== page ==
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Tartaric acid, or 2,3-dihydroxysuccinic acid, it is a carboxylic acid with the chemical formula C4H6O6. Exist in a variety of plants, such as grapes and tamarind. It is also one of the main organic acids in wine.
As an antioxidant added to food, it can make food have a sour taste. The biggest use of tartaric acid is a beverage additive and a raw material for the pharmaceutical industry.
There are three main methods for preparing tartaric acid:
1. The preparation of DL-tartaric acid is obtained by oxidizing fumaric acid or maleic acid.
2. It is obtained by reacting glyoxal with hydrocyanic acid and then acid hydrolysis. D-tartaric acid, found in many fruits or other parts of plants, exists in a free state, and also exists in a combined state with potassium, calcium and magnesium.
3. Tartaric acid is prepared from the crude tartar precipitate generated during wine production, extracted from potassium hydrogen tartrate, converted into calcium tartrate, acidified with dilute sulfuric acid, or obtained by oxidizing D-glucose with nitric acid. The preparation of DL-tartaric acid is to azeotrope D-tartaric acid with NaOH aqueous solution. 49 grams of maleic anhydride, 0.25 grams of tungstic acid, 130 grams of 30% hydrogen peroxide and 50 milliliters of water were mixed uniformly, and the reaction was stirred at 70° C. for 8 hours, and then flowed for 1 hour. The reaction solution was cooled, 5 ml of concentrated sulfuric acid was added, and the mixture was heated and boiled for 1 hour. On cooling, crystals precipitated. Filter, wash the filter cake with water 3 times, drain and dry to obtain 5 g of tartaric acid.
Tartrates have historically played a role in establishing organic stereochemistry. In 1769, Scheler first obtained free colorless tartaric acid crystals from the fermentation broth of grape juice. Its various stereoisomers and racemates have different physical properties. Most of them are dextrorotatory bodies in nature, especially in grape juice and other berry juices, so they are also called fruit acids. The racemate is obtained as controlled oxidation with butenedioic acid. The tartar produced in the above-mentioned reaction process is treated with lime milk to generate calcium tartrate, and then acidified to obtain meso. In 1848, when French chemist Pasteur was working on the crystallography of sodium ammonium tartrate, he saw an interesting phenomenon that no one had noticed before: the non-optically active sodium ammonium tartrate is a mixture of two different crystals, and their shapes are mirror images of each other, and they are actually racemates. Using a magnifying glass and tweezers, he carefully divided the mixture into small piles. A pile of dextrorotatory crystals and a pile of left-handed crystals are like a pile of right glove and a pile of left glove. Both crystals are optically active when dissolved in water. He discovered the relationship between the stereoisomerism and optical rotation of molecules for the first time, put forward the concept of enantiomer, and laid the foundation for the development of organic stereochemistry.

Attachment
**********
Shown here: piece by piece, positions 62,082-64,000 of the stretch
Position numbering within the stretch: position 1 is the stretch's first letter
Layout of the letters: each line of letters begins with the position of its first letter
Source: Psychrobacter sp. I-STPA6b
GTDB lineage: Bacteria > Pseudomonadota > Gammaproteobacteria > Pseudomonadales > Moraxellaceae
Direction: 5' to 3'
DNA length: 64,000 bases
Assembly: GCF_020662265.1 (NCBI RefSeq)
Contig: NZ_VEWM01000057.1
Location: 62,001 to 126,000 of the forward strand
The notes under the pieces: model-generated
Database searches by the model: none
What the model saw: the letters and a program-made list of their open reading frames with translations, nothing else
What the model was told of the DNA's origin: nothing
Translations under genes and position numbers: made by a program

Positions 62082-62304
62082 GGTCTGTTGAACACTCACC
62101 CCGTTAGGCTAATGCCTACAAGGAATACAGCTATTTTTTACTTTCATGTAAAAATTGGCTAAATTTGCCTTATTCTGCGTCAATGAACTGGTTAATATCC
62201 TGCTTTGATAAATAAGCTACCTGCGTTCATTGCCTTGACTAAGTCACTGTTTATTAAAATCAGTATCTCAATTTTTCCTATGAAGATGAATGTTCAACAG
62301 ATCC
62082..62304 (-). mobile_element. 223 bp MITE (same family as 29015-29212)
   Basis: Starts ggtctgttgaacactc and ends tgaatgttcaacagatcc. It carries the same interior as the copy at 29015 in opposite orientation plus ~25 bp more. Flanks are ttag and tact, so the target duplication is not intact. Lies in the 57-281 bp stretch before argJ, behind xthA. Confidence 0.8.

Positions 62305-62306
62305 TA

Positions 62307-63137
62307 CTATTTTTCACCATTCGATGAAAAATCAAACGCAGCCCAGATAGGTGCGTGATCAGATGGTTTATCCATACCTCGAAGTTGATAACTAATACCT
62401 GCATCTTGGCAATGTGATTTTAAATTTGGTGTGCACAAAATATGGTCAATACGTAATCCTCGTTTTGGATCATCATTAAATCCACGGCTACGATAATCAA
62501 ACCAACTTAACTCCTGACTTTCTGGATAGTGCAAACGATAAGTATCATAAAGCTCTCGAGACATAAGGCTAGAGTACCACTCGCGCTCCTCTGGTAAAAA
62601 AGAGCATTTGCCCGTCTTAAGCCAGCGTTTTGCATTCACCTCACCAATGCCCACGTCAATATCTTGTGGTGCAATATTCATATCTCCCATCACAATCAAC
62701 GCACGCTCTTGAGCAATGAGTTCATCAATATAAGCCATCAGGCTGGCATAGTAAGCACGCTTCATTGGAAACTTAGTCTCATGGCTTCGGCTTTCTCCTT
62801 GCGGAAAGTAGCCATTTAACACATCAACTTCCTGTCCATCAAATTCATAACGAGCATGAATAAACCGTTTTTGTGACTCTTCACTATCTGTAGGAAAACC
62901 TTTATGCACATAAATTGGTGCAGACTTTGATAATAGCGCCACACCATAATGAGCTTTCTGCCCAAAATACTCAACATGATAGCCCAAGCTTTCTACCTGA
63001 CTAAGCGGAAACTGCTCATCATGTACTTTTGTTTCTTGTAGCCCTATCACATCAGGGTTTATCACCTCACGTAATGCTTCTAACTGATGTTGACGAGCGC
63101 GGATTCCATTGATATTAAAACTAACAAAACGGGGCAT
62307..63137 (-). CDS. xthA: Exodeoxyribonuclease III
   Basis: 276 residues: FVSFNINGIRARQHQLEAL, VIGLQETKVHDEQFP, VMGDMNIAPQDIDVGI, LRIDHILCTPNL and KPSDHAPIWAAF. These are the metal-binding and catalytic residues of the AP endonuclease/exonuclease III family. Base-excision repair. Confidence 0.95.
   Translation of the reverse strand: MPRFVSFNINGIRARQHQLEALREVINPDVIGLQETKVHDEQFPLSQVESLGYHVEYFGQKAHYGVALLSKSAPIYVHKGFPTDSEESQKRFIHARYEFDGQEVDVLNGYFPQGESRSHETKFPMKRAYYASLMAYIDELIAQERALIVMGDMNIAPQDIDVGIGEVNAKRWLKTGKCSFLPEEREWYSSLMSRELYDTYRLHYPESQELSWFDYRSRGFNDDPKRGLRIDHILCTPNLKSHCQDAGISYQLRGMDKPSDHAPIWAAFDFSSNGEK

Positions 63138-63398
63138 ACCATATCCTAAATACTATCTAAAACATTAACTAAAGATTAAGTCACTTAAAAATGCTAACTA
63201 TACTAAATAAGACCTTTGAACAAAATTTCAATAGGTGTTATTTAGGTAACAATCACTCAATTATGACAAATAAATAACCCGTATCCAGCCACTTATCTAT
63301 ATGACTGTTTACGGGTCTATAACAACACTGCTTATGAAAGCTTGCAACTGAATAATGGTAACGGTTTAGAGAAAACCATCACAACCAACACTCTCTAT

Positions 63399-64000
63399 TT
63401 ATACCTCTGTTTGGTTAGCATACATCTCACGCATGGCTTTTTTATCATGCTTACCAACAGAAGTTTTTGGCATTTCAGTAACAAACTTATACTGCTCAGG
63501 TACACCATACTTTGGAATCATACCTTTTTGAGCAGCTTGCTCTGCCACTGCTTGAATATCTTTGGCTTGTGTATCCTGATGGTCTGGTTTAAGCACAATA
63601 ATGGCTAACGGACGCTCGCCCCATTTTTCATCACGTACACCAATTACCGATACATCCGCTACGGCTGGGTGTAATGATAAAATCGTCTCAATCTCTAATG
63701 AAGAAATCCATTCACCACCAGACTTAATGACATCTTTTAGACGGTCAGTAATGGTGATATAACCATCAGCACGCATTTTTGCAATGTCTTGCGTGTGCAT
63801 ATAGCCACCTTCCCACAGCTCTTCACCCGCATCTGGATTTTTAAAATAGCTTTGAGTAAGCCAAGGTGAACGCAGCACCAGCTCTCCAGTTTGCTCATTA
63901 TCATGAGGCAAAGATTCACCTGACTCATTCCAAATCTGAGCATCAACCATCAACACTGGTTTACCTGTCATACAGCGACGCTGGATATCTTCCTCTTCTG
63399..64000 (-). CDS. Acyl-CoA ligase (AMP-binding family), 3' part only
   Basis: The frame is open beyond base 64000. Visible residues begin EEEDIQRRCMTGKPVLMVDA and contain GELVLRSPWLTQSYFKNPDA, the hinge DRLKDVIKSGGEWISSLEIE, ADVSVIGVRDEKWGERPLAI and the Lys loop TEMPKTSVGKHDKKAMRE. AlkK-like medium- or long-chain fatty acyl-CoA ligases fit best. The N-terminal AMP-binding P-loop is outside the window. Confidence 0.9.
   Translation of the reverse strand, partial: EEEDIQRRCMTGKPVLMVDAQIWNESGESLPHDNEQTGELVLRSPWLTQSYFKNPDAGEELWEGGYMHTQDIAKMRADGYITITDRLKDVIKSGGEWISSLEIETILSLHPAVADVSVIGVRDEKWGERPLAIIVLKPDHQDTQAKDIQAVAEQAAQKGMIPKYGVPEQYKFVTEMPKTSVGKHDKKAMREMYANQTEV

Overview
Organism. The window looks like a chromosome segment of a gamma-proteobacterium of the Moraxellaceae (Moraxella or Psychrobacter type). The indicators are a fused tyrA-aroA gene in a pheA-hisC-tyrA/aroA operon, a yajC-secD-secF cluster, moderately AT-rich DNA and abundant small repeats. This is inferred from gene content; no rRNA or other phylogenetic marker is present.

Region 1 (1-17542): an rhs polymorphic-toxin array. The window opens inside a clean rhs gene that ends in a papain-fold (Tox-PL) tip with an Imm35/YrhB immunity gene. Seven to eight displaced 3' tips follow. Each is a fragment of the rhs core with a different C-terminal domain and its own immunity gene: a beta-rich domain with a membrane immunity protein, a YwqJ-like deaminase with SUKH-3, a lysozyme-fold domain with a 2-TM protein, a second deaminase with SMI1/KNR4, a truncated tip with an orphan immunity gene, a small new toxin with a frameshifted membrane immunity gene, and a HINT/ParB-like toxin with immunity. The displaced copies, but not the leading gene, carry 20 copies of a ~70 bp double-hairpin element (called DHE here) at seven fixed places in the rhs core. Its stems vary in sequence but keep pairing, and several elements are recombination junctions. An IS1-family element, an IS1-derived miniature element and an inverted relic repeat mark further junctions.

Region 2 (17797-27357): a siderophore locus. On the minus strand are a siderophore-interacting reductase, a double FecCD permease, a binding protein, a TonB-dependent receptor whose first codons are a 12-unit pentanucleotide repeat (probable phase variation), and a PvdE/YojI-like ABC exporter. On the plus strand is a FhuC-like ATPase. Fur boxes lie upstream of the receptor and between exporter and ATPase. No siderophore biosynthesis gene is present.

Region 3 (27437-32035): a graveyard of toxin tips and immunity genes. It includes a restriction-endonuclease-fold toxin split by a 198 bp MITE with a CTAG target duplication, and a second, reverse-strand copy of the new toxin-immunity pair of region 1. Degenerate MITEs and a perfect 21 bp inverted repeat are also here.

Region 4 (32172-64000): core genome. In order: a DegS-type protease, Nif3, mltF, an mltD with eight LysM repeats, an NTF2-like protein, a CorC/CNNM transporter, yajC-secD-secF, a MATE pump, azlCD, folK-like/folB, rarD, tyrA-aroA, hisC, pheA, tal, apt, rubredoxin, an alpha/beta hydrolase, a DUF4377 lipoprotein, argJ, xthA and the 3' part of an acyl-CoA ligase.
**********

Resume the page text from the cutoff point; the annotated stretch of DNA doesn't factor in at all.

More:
Tartaric acid has two identical chiral carbon atoms, and there are three stereoisomers (left-handed (L-tartaric acid), dextrorotated (D-tartaric acid), meso-form). L-tartaric acid and dextro-tartaric acid are enantiomers. Naturally occurring tartaric acids are all dextromeric forms. D-tartaric acid is widely distributed in higher plants in the form of free potassium salt, calcium salt and magnesium salt, especially in fruits and leaves. When making wine, large amounts of tartar (hydropotassium) are deposited. In addition, it is also commonly found in molds and lichens. A mixture of equal amounts of levorotatory and dextrorotatory forms, whose optical activities cancel each other out, form a racemate. Racemic tartaric acid is also known as grape acid. During the fermentation process of grape juice or other berry juice, the acid potassium salt of dextro-tartaric acid insoluble in ethanol and water is deposited on the wall of the wine barrel, which is called tartar, and the name of tartaric acid is derived from this. L-tartaric acid can be obtained from the separation of the racemate, and also exists in the fruit and leaves of the Malian carp.
Melting point: 200-206℃
Boiling point: 399.3℃
Flash point: 210℃
Solubility: soluble in water and ethanol, slightly soluble in ether.
Tartaric acid is often used in the preparation of drugs, mordants and tanning agents, and it is also commonly used as a reagent for the resolution of racemic basic compounds. It is also a sour agent in food additives, and its acidity is better than that of malic acid and lactic acid. Several of its salts have important applications, such as the preparation of Fehling's reagent with potassium sodium tartrate in the laboratory, which is used to identify aldehyde functional groups in organic molecular structures. Its potassium and sodium salt is also called Rochelle salt, and its crystal is polarized under pressure to generate a potential difference (piezoelectric effect) on both ends of the surface, which can be used to make piezoelectric components for radio and cable broadcasting receivers and pickups. Antimony potassium tartrate (commonly known as spit tartar) is medically used to treat schistosomiasis.